JP Morgan was on the hook for concealing the losses racked up by one of its investment units. The bank was found to have fraudulently overvalued its investments to hide possibly as much as $9 billion in losses in trades on credit default swaps that took place in 2012.
It’s a story that is in many ways emblematic of the extreme risk-taking and weak internal controls in investment banks that have exacerbated the financial crisis. The adequacy of government sanctions on erring companies and executives is therefore a story ripe for journalistic inquiry.
But the SEC didn’t think so. A staff member of the chair, Mary Jo White, brought the Reuters stories to the attention of the OIG, saying she was responding to a concern expressed by one of the commissioners. Once a possible breach is brought to its attention, the OIG has to begin an investigation, according to spokesman Raphael A. Kozolchyk.
The OIG probes have mainly been of inconvenient leaks, with many of them initiated because of complaints from SEC staff. It’s interesting too that leak inquiries have ramped up since the 2008 crisis; only one such inquiry was conducted in 2000-2007, according to the reports the OIG submits to Congress.
Kozolchyk takes an absolutist view of leaks. “Reporters should not be getting access to information over and above what is released to the public and Congress.”
“JP Morgan was entering into settlement negotiations,” he added. “Two commissioners recused themselves. The comment of one commissioner on why he was voting against the settlement could affect JP Morgan’s share prices.”
The truth is that all sorts of information – even weather forecasts or predictions of political upheaval – can affect share prices. Ultimately, the public interest in the information should be weighed against the possible harm that would be caused by the release of tradable information.
What Reuters revealed were internal SEC deliberations on what is arguably one of the biggest issues of our time: How should big banks and companies be penalized for the wrongdoing they commit?
Kozolchyk doesn’t see it that way. “Reuters is interested in exclusives. They are interested in beating competitors, not educating the public,” he said. “I think Reuters is going to have a hard time getting interviews now particularly as they’re not seen as a trustworthy entity.”
In 2012, Reuters published several stories by Lynch about how SEC staffers failed to encrypt computers that contained sensitive information on how to hack into stock exchanges. One story quoted unnamed sources and another was based on an unredacted SEC report on the problem. That leak was also investigated by the OIG, which went through staff emails and interviewed employees but failed to identify Lynch’s sources.
The investigation of the JP Morgan leak, however, was far more thorough. Through phone records, the OIG found that Lynch had spoken to an SEC Commissioner and three SEC employees. She also exchanged email with an SEC commissioner and with the counsel of another commissioner.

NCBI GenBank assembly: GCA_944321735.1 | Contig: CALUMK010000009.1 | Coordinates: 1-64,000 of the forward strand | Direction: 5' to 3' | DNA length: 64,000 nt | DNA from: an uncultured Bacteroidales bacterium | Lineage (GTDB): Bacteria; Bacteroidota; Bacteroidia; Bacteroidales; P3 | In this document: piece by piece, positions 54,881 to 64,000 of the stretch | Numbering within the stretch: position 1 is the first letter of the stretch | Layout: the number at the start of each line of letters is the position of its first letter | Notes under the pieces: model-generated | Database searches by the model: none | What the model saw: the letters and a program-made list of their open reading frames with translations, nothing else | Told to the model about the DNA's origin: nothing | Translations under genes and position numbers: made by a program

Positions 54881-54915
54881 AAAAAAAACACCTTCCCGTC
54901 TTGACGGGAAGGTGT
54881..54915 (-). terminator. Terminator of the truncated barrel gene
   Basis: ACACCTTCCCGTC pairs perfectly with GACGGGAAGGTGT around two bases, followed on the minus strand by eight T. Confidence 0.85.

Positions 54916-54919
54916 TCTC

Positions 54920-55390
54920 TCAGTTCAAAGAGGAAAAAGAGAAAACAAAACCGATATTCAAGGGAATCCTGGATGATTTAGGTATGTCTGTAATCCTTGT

It must have been unnerving for the SEC staff to be asked exactly what they had told Lynch, to provide detailed information about their conversations and email exchanges with her and whether they had given her any documents. The investigators’ interview with Tyler Gellasch, then the legal counsel of one of the SEC commissioners, provides a particularly unsettling example of overzealous interrogation.
It sends a clear warning to any government employee who speaks to a journalist. The message is loud and clear: Shut up.
Probers grilled Gellasch about the questions Lynch had asked him and what his responses were. Gellasch, who has since resigned and joined the staff of the Senate subcommittee on investigations, told them he had the impression that she already knew about the split vote and that, while he didn’t intend to do so, he may have unwittingly confirmed that fact. A conservative news site reported last week week that Gellasch’s departure from the SEC may have been prompted by the investigation.
The SEC doesn’t seem to have a full appreciation of what it is journalists do. Reporters piece together information from interviews like the one described above. They leverage information from one source to get additional information from another. These are time-honored newsgathering practices. This is our stock in trade: We extract and piece together bits of information from disparate and multiple sources.
And the public ultimately benefits, resulting in better and more informed insights into the workings of government.
Leak investigations threaten to put a stop to all that.Sheila S. Coronel is Dean of Academic Affairs at the Columbia Journalism School and director of the Stabile Center for Investigative Journalism.